• No Trademark Law at All

    by  • September 28, 2008 • trademark

    I think one of the reasons I like trademarks so much is their split personality. On one hand, they are the most ephemeral of intangible property, only a symbol representing a collective ethos. On the other hand, they can be the subject of the most ordinary transactions, buying and selling, securing a loan. A non-precedential decision from the 6th Circuit, Guaranty Residental Lending, Inc. v. Homestead Mortgage Co. on appeal from a Michigan federal court, demonstrates how a trademark-as-asset can be used to defeat trademark-as-symbol.  Indeed, the case begins, “This appeal of a dismissed trademark suit involves no trademark law.”

    As typical in these cases, the facts are complicated. Below is a roadmap:

    The players:
    Plaintiff is Guaranty Residential Lending (GRL
    Defendant and Counterplaintiff is Homestead Mortgage Co. (HMC)
    Non-party former owner of the federally registered trademark HOMESTEAD MORTGAGE is Bob Fitzner, Inc. (BFI)
    Counterplaintiff is Bob Fitzner (Fitzner).

    The timeline:
    1987: GRL first used the marks Homestead USA and Homestead Mortgage in Michigan
    1993: BFI filed a federal application for the mark “Homestead Mortgage”
    1996: BFI registration issues
    May, 1998: A predecessor to GRL (confusingly named “The Homestead Mortgage Company”) files an ITU application for the mark Homestead USA, which was refused in 2001 after ex parte appeal on the basis of likelihood of confusion with the BFI mark
    March, 2001: Texas forfeited BFI’s corporate privileges for failure to pay franchise fee so BFI cannot sue or defend in Texas state or federal courts. Under Texas law, the beneficial ownership of assets passes to the shareholders (here, Fitzner) who can sue or defend in Texas courts on behalf of the company to protect the shareholder’s interest
    August, 2001: Fitzner files for Chapter 7 bankruptcy personally but did not list the beneficial ownership of trademark as an asset
    January, 2002: Fitzner bankruptcy closes (beneficial ownership of trademark remains with the estate because it was unscheduled)
    March, 2002: Texas forfeit’s BFI’s company charter
    February, 2003:  Fitzner bankruptcy reopens
    Before August or September, 2004: HMC begins using “Homestead Mortgage” in MI
    December, 2004: GRL sued HMC for trademark infringement
    January 17, 2005: BFI assigns the Homestead Mortgage mark to Fitzner for $1.00, effective March, 2002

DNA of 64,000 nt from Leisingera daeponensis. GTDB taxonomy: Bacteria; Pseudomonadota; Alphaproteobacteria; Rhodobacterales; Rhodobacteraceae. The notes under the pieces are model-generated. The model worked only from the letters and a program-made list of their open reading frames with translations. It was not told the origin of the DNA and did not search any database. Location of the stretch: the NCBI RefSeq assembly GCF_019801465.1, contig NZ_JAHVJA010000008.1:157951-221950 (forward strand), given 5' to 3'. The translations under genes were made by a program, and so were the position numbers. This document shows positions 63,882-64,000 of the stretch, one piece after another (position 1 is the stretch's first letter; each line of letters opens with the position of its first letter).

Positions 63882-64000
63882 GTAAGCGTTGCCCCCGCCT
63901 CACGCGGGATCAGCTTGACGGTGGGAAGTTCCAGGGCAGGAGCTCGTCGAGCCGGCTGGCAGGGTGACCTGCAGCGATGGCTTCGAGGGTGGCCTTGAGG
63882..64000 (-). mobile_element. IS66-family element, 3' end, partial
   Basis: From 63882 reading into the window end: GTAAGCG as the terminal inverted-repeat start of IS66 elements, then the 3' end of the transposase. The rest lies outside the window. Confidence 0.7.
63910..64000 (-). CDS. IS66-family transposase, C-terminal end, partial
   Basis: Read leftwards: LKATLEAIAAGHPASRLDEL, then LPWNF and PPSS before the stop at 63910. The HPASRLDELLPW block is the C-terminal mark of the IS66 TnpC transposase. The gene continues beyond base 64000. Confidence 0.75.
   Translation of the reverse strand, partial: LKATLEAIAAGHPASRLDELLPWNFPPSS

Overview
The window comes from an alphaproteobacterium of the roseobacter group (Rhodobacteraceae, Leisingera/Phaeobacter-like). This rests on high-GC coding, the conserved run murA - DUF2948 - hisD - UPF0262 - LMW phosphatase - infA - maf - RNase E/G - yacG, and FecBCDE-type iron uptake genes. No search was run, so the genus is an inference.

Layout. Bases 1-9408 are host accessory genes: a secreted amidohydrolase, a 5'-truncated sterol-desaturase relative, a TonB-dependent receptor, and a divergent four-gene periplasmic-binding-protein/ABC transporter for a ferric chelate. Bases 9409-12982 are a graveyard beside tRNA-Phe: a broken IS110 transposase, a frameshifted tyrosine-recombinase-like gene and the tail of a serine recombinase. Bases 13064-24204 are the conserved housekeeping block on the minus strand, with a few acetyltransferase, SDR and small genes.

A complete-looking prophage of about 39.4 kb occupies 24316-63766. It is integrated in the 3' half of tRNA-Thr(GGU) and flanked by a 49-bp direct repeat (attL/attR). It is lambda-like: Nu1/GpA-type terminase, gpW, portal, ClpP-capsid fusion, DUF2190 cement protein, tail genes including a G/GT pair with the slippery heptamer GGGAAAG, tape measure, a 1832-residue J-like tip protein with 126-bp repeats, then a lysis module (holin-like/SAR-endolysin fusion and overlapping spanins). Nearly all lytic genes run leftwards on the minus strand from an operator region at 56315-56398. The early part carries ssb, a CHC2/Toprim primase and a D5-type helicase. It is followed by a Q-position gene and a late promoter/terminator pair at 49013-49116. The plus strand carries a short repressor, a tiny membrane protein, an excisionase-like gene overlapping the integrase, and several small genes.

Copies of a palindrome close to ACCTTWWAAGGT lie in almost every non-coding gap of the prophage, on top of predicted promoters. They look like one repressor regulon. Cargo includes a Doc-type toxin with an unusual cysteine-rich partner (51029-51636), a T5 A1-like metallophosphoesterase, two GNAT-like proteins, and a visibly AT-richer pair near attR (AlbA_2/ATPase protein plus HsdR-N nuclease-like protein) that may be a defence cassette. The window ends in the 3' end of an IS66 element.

January 26, 2005: Fitzner licenses the mark to HMC for $10,000
    July, 2005: HMC answers the complaint and Fitzner and HMC file a counterclaim for likelihood of confusion
    January, 2006:  Fitzner bankruptcy closes for the second time

    GRL claimed that Fitzner lacked the capacity to sue on the trademark counterclaim, since he was not the owner of the Homestead Mortgage mark. The issue in the case was whether, under Texas state corporate and tax law and federal bankruptcy law, the assignment of the mark to Fitzner in 2005 was valid. To summarize a lengthy decision as succinctly as possible, yes.

    The court of appeals held that when the corporate charter was forfeited, the beneficial and legal ownerships of the trademark were rejoined. The forfeiture of BFI’s charter began a wind-down for a period of three years during which time the corporation has the right to sue or defend in any court and Fitzner no longer had any interest in the mark. Thus, while Fitzner held beneficial title to the mark as of March, 2001, before he filed for bankruptcy, the interest was extinguished when BFI dissolved in March, 2002. At that point in time, BFI held full title to the mark and Fitzner, as the only officer of BFI, had the authority to liquidate and thus assign the mark to himself personally. Any objections to the assignment would have to have been raised by a creditor, not GRL.

    The court gave two other reasons why the unscheduled asset was not problematic: first, the forfeiture of corporate privileges affected on the right to sue in Texas courts, not Michigan, so BFI always retained those rights. Second, the court raised an argument sua sponte in dicta, that the bankruptcy code exempts from estate property any power that the debtor may exercise solely for the benefit of an entity other than the debtor. Since under Texas law the beneficial ownership to sue and defend is exercised on behalf of the corporation, not the shareholder personally, Fitzner was not required to schedule it.

    Even though Fitzner was (again) in bankruptcy at the time BFI assigned the mark to him, it was an after-acquired asset and not subject to the bankruptcy. Any objections to the assignment would have to be raised in the bankruptcy case (not this trademark case) by a creditor or trustee; further, the time for any objection had past.

    So, well-played by HMC, by successfully engineering a counterattack against plaintiff GRL through licensing of a mark. But is HMC really licensing BFI’s “mark”?  There is no suggestion that HMC had any relationship with BFI before taking a retroactive license; in other words, BFI and HMC were just two unrelated companies that happened to use the same words, but the words had entirely different sets of meaning (i.e., goodwill) for their respective customers. And speaking of “naked licensing,” how could BFI exercise control over HMC’s use of the “mark” when there was no relationship whatsoever between the two companies before January 26, 2006? Can one exercise control retroactively?

    This is a case where the realities were defeated by the formalities, at least so far.  It will be interesting to watch.

    Documents from the district court proceedings here, here and here, in and of themselves an interesting read.

    Guaranty Residential Lending, Inc. v. Homestead Mortgage Co., Nos. 07-1773/07-1815, 2008 U.S. App. LEXIS 19025 (6th Cir. Sep. 4, 2008).

    © 2008 Pamela Chestek